One of Matt Ridley's ancestors was burnt at the stake for refusing to toe the line on the religion of the day, and those in positions of power today seem to have the same distaste for dissent as the Marian persecutors of yesteryear.
The ire of the metropolitan "liberal" elite has been prickled by Ridley's article in the Spectator, which describes the consensus among economists that the effects of small amounts of global warming will be beneficial.
Prof Richard Tol calculated that climate change would be beneficial up to 2.2˚C of warming from 2009 (when he wrote his paper). This means approximately 3˚C from pre-industrial levels, since about 0.8˚C of warming has happened in the last 150 years. The latest estimates of climate sensitivity suggest that such temperatures may not be reached till the end of the century — if at all. The Intergovernmental Panel on Climate Change, whose reports define the consensus, is sticking to older assumptions, however, which would mean net benefits till about 2080. Either way, it’s a long way off.
Amongst the usual furious discharges on Twitter, has come this response from someone called Duncan Geere, who has this to say at the New Statesman:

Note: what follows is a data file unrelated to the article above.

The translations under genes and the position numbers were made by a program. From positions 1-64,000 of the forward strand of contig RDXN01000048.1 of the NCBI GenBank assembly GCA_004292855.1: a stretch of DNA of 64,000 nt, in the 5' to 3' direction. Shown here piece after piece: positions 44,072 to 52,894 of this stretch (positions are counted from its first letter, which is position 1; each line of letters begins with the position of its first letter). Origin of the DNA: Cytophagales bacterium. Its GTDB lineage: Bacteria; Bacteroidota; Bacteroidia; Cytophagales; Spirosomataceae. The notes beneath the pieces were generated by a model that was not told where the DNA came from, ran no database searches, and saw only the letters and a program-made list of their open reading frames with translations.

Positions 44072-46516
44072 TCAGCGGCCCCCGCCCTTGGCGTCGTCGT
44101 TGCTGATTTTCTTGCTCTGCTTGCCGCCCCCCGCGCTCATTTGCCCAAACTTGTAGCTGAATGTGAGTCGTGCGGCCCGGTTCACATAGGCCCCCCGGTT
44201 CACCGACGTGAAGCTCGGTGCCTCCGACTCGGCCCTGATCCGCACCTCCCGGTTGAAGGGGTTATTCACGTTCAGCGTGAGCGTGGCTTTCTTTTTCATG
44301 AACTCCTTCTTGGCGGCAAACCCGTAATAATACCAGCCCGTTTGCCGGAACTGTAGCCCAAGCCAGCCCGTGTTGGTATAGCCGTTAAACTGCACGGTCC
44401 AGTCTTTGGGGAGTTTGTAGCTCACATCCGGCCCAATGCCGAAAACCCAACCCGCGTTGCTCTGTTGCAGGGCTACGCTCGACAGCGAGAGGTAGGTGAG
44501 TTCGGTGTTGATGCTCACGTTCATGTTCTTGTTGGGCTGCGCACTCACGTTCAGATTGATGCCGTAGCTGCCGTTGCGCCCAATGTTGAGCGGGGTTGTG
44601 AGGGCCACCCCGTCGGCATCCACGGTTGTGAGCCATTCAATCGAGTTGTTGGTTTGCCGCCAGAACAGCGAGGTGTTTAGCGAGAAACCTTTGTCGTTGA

If you read the paper yourself, you'll quickly see that Tol's actual conclusion is that things start going downhill at about a +1C rise.
In fact, if you look at the graph concerned you will see that they are actually agreeing with each other. Here it is:
Ridley is saying that things get no worse until we've had another 2.2°C of warming, Geere that the downward trend starts at 1°C. But by saying that "things start going downhill at 1°C", Geere gives his reader the impression that Ridley is wrong and that net benefit only applies to much lower temperature rises.
Geere also says that "multiple analyses have shown that the long-term costs [of AW] are far in excess of the costs of preventing it", but intriguingly he doesn't actually cite any of them. I wonder where they are?